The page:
• jaronimoe says:

        hmm.. I connected but I can’t find the beta page…
        EDIT: nevermind, I forgot to actually connect after i registered at bluebottlegames

      • Hammerstrike says:

        Thank you!

  5. dE says:

    the monster is a bipedal canine.

    Nothing the God of biomechanics wouldn’t let you into heaven for.

  6. Cooper says:

    Been waiting for this to come out of beta for ages now…

  7. melnificent says:

    Bastard simulator, I can’t be the only one that thought of an ex when seeing those words.

  8. pupsikaso says:

    This all sounds a lot like Cataclysm:DDA, to be honest. Which is a good thing!

    • Kaeoschassis says:

      It plays a lot like Cata, honestly. To the point where I found myself trying to follow the same mental checklists in both games. It’s not at all wrong to think of it as a similar experience seen through a different lens.

      Less Zs though.

  9. dorn says:

    Why is it so hard to find a container? Kill the dog and turn him into a bag.

  10. dcfedor says:

    Thanks for the encouragement, guys. And you, Adam, for the shout-out! Also, that last paragraph was very clever :)

  11. pupsikaso says:

    Just played for a while and it’s not bad. Biggest problem is the combat system. I have a very hard time trying to figure out what just happened. It’s not bad when it’s 1v1, but when you engage multiple enemies it becomes very hard to parse information, such as who’s at what distance, who did what, what condition is each one in, because you have to click on arrow buttons to switch between targets instead of having all info of all targets displayed at once.

    • Krusa27 says:

      I think all this chaos in the combat system is in some way realistic. If you think about that, if you’re surrounded by ten enemies that are trying to kill you, you will have some problem figuring out information about all of them.

  12. Noburu says:

    “Will eating the unidentified blue berry turn on your rear-tap until you don’t have any blood left?”

    -You have died of dysentery.

    More games need to let you die from shitting yourself to death.

  13. frightlever says:

    A single player survival game is just what I’m after. Can’t be doing with folk and their multiplayer shenanigans.

  14. Rindan says:

    Steam really needs an alert system that tells when games are OUT of early access. Early access is great and all, but sometimes I really just want the final product, and I fear that I will forget about stuff like this and miss it when it finally comes out.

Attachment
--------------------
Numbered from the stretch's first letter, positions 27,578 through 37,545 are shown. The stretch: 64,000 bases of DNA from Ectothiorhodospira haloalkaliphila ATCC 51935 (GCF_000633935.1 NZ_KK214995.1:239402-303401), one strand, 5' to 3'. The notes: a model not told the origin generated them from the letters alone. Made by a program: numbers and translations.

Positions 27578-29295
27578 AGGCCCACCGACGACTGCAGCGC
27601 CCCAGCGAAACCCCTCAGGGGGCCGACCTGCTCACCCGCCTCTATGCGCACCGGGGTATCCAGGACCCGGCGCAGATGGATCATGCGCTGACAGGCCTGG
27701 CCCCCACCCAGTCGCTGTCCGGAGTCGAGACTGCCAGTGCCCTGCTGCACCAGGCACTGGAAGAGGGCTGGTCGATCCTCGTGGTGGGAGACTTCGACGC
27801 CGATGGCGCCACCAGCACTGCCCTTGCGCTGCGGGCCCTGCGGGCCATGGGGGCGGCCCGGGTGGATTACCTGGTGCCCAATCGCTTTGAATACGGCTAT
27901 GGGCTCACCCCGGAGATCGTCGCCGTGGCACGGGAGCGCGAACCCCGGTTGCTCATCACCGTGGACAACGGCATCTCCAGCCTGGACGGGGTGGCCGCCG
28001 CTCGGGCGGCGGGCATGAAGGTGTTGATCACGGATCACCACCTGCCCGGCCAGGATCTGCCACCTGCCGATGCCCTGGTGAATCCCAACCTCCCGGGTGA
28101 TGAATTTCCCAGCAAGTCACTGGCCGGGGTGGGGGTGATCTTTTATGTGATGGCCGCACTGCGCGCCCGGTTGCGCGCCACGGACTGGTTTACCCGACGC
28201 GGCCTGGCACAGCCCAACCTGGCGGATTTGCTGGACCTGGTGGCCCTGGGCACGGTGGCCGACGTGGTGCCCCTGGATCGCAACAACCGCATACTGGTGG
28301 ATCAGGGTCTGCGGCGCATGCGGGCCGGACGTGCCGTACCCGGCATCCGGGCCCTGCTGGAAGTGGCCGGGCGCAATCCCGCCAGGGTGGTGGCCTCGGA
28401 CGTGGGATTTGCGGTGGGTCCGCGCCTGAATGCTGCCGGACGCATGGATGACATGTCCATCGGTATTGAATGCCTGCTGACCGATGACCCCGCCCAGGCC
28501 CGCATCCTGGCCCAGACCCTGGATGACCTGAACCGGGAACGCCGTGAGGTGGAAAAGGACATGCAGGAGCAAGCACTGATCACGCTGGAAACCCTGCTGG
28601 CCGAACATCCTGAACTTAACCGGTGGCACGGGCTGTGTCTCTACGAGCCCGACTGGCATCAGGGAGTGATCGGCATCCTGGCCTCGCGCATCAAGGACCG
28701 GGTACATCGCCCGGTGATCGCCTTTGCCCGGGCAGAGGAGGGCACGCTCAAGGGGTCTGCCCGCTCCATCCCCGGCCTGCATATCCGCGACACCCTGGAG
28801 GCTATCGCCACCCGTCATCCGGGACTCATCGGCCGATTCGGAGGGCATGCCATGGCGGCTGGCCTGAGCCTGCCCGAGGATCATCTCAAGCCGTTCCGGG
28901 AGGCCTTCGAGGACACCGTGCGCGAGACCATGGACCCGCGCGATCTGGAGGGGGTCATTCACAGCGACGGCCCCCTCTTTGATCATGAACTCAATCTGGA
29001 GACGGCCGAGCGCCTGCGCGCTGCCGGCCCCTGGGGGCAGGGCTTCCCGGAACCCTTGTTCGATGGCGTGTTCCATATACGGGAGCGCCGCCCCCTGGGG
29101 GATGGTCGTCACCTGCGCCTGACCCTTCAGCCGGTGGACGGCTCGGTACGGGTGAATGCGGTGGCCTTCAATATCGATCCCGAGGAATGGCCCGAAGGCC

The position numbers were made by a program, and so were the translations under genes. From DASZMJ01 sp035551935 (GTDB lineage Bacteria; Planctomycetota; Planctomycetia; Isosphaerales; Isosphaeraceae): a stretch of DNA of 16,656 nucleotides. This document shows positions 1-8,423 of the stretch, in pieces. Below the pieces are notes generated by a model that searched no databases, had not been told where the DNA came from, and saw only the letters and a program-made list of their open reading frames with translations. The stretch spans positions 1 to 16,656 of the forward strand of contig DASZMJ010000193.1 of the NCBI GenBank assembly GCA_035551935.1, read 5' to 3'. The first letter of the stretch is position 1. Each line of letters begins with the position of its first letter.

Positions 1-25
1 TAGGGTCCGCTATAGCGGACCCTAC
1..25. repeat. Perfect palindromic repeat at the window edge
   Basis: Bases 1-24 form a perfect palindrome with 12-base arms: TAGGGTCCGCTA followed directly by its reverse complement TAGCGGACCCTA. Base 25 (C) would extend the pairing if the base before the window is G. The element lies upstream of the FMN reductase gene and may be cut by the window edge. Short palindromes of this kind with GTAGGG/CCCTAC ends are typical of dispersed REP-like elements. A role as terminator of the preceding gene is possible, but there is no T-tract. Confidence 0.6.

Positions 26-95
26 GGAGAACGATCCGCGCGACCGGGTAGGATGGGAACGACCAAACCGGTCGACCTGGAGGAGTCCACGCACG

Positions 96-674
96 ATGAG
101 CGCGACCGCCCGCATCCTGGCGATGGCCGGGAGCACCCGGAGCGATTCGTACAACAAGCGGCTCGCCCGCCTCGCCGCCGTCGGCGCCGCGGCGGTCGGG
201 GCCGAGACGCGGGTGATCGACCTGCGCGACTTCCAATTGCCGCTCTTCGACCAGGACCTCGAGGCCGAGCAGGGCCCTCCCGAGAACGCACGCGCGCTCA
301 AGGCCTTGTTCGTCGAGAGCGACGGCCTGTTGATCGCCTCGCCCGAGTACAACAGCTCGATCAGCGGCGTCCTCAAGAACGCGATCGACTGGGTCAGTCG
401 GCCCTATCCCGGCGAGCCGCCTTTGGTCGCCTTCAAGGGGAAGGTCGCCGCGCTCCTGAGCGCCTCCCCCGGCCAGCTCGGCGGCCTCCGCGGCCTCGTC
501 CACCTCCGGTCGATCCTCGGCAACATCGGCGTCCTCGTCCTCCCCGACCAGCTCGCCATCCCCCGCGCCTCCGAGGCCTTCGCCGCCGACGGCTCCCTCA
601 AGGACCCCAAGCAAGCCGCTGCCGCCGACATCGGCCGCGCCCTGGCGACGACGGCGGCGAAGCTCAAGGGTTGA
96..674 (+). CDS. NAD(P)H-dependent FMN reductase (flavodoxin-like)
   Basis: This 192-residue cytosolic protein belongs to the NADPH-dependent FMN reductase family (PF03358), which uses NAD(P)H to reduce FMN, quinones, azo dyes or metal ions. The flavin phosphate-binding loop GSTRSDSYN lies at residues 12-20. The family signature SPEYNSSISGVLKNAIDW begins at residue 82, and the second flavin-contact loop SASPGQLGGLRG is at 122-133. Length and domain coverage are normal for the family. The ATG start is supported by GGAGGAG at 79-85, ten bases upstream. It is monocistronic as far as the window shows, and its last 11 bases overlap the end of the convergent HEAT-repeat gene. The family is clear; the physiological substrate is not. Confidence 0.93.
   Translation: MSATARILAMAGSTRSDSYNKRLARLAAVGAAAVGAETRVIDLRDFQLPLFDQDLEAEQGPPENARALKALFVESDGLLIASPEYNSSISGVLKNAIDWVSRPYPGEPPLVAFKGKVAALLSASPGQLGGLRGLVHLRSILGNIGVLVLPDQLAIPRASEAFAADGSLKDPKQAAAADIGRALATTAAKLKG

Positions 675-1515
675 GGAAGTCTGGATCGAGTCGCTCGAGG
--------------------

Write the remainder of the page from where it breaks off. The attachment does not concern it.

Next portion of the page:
• Shadow says:

      Your wishlist and a watchful eye are your main tools, for the moment.

  15. BooleanBob says:

    This game is fun! Couple of random thoughts: why can’t you combine tarp and a stick into a hobo-bundle? Am I missing an ingredient or skill? And secondly, is there any way to prevent people stealing your stuff when you’re sleeping? I quit my last attempt in a fit of pique after some bandit wandered into my hex during the night and made off with my lighter.

  16. Lionmaruu says:

    Dude! I play this game since you first told em about it two or three years ago! money well spent! I cant recommend enough!

  17. twaitsfan says:

    After playing the demo six months ago, and then playing it another forty times, I bought it. The crafting is really fun and because it’s so difficult, each sound trap that you can make with pebbles, string and tin cans can be life saving and precious. There are a lot of nuances that are tough to figure our initially (I didn’t figure out I even needed sound traps around my camp until about 30 play in…) but give the game some great depth and challenge.

    Definitely recommended.

  18. onyhow says:

    Got it from Groupees bundle back in 2012 (actually my first Groupees purchase), pretty awesome game. Combat is hellish at first but when you get a hang of it it becomes much more manageable (you can still die though, so need to be careful)

    Also, under NO circumstance should you fight multiple enemies at the same time. Even weak enemies can swarm you to death easily.

  19. james___uk says:

    Holy smokes! I was just thinking of this game earlier! I was trying to remember what that awesome game was I played ages ago, this is that! Thankyou RPS, I lov- thanks

  20. Wowbagger says:

    I now blame you guys for the hours of time I’ve put into this game only to die horribly while I sleep, multiple times. It’s absolutely wonderful.